Rooney Follows Precedent, Announces Tuition Increase

Loyola President Jo Ann Rooney announced today that tuition for the 2017-18 academic year would increase 2.5 percent.

Undergraduate students at Loyola University Chicago will see a 2.5 percent increase in their tuition for the 2017-18 academic year, resulting in about $1,000 more in tuition per year for incoming and current first-years, sophomores and juniors.

Loyola President Jo Ann Rooney announced the increase in an email sent to the Loyola community on Jan. 26. Rooney has said on multiple occasions that Loyola must stop relying on tuition increases to fund the university and even had the Board of Trustees examine a zero-increase model for the next year, but said a small increase was still necessary.

“It’s not down as far as I would like to have seen it, but it’s down as far as is prudent,” Rooney told The PHOENIX.

The increase for the upcoming school year is less than last year’s increase of 4 percent, but it follows the same across-the-board approach. Previously, incoming first-years saw annual tuition increases of 5 percent, while students already at Loyola regularly saw increases of 2 to 3 percent.

Loyola Provost John Pelissero previously told The PHOENIX the school used this graduated increase because many of the projects the tuition funds would not be completed in time to benefit older students.

Rooney said the school will keep working on trending the tuition increases downward.

“We will continue to work to make sure this is not one time we’re decreasing it,” Rooney said to The PHOENIX.

The 2.5 percent increase will help fund financial aid, salary increases for faculty and staff, and academic programs, according to Rooney’s email.

Room and board rates will also increase by an average of 2.5 percent, and student development fees — which help finance the campus shuttles, 8-RIDE and the Wellness Center — will increase by 1.9 percent.

INTERACTIVE: Hover over each bar to see tuition for incoming freshmen per year, and percentage change from the year before. (Data: StartClass)

Sophomore psychology major Michael Casarez said he is a first generation college student and the tuition increase hits him and his family differently.

“This tuition increase doesn’t look so great for my situation, so I’ve been talking to my parents and it’s very questionable for my education career,” said the 20-year-old. “[Attending Loyola] is great, but a big problem here is the financial situation because I feel a lot of students here cannot afford a school like this, but if it’s continually increasing, it’s not really helping.”

First-year student Madeline Gibula understands the increase and said she is trying to prepare for it.

“I hear it happens to every university,” said the 18-year-old information technology major. “It’ll definitely make me more cautious and aware of what I’m buying and how much I spend on books and everything else I need for school because tuition will be a little more.”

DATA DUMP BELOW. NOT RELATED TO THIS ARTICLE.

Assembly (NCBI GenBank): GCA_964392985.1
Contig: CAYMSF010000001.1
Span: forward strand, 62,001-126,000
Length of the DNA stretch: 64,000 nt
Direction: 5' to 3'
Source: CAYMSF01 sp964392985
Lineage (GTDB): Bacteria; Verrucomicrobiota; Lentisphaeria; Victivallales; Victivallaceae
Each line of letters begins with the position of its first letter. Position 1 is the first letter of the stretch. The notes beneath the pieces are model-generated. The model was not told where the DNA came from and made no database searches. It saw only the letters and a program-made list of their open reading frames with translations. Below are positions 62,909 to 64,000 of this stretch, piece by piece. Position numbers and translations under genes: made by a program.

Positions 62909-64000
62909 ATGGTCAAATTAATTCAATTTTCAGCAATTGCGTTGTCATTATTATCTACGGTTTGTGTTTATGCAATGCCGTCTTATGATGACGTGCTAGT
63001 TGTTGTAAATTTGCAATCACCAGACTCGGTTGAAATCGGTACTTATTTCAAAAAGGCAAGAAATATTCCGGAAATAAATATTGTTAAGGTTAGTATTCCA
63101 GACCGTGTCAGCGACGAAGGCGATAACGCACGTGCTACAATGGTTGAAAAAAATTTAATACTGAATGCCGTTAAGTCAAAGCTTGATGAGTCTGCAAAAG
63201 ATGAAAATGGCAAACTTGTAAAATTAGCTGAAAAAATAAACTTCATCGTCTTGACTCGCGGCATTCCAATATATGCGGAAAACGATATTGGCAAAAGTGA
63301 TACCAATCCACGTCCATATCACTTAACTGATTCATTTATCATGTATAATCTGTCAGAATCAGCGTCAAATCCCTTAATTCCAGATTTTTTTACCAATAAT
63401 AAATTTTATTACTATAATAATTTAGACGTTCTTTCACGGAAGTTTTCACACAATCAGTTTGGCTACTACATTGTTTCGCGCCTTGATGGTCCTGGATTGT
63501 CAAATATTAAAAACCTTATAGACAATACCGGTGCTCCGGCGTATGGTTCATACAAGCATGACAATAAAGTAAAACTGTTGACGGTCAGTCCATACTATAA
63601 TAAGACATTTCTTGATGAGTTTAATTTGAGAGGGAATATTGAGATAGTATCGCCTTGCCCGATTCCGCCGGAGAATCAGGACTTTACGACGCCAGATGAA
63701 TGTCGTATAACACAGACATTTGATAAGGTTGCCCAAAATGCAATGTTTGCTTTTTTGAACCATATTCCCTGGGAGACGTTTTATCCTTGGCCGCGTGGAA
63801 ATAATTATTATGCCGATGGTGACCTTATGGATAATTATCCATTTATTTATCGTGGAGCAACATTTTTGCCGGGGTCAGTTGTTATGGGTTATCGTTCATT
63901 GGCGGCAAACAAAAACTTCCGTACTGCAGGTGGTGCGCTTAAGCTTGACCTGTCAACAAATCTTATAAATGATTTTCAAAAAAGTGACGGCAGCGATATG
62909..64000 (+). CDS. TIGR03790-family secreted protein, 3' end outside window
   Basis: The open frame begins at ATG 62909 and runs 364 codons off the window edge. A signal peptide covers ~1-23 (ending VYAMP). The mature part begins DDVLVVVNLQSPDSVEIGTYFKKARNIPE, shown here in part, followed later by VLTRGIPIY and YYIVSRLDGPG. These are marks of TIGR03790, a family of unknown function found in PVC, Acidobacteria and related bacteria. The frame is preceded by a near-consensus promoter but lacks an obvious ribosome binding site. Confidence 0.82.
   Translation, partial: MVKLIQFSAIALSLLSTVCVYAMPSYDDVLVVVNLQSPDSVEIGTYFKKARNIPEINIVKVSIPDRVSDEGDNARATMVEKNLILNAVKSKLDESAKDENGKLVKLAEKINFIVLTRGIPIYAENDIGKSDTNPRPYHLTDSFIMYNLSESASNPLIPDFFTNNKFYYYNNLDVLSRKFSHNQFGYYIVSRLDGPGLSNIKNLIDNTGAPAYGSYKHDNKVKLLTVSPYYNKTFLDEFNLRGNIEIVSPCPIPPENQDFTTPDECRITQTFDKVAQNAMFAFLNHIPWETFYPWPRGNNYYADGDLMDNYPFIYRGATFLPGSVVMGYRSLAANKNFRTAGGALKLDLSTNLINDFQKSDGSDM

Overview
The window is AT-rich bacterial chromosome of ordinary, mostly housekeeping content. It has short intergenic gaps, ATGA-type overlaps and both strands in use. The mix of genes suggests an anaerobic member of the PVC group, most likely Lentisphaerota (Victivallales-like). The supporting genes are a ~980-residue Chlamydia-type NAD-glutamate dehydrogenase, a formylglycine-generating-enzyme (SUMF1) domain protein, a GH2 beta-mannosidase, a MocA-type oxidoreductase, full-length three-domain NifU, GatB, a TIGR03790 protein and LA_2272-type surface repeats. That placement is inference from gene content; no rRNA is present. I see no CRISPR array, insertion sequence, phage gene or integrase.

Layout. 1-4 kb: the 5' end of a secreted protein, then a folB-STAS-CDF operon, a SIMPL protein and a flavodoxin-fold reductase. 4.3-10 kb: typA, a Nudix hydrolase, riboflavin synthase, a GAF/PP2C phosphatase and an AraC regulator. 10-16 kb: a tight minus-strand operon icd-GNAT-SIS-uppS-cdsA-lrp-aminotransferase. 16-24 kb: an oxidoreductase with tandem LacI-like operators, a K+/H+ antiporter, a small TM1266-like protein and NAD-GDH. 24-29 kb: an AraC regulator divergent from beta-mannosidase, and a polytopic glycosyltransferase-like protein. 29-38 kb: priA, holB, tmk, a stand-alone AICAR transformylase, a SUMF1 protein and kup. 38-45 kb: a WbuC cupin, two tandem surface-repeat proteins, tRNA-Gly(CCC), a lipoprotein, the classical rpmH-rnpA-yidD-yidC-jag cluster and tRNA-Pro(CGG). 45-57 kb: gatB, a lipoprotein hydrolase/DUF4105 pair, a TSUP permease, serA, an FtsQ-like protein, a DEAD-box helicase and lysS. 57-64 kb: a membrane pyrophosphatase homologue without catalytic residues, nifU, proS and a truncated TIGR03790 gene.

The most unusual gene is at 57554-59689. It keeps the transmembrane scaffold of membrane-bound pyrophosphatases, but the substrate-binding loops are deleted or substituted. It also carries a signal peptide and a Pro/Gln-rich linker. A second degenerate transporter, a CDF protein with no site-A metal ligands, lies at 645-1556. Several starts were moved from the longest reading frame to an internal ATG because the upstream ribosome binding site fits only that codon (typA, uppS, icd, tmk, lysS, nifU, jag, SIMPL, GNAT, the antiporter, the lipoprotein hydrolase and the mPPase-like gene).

Compared to other Jesuit universities throughout the country, a tuition increase doesn’t seem too far from the norm.

Marquette University in Milwaukee, expects to see a $1,330 increase in tuition for the 2017-18 school year, according to Marquette’s Office of Undergraduate Admissions, bringing the tuition total for an undergraduate student to $39,330.

Xavier University in Cincinnati announced a $1,080 increase in undergraduate tuition, according to Xavier’s Office of the Bursar website. Xavier’s tuition for the 2017-18 school year is expected to be $37,000.

Loyola University Maryland in Baltimore will increase tuition for the 2017-18 school year by $2,070, according to the university’s Office of Financial Aid. An undergraduate student will be expected to pay $46,160 for tuition.

Loyola University New Orleans is increasing tuition by $2,554 for the 2017-18 school year, according to the university’s Undergraduate Admissions, bringing undergraduate tuition to $39,492.

Georgetown University in Washington, D.C., is keeping its tuition rate at $49,968 for the 2017-18 school year, according to Georgetown’s Office of Student Financial Services.

On the other hand, some colleges students throughout Illinois won’t see their bill go up.

University of Illinois at Chicago is continuing its tuition freeze for the 2017-18 school year, according to the Office of Student Admissions. Its rate will remain at $28,582 for undergraduate tuition for the third year in a row.

In contrast, Columbia College Chicago expects to see a $1,290 increase in undergraduate tuition for the next school year, according to Columbia’s Student Financial Services website, This brings Columbia’s tuition to $27,088 a year.

DePaul University and Northwestern University have not yet reported their undergraduate tuition rates for the 2017-18 school year.

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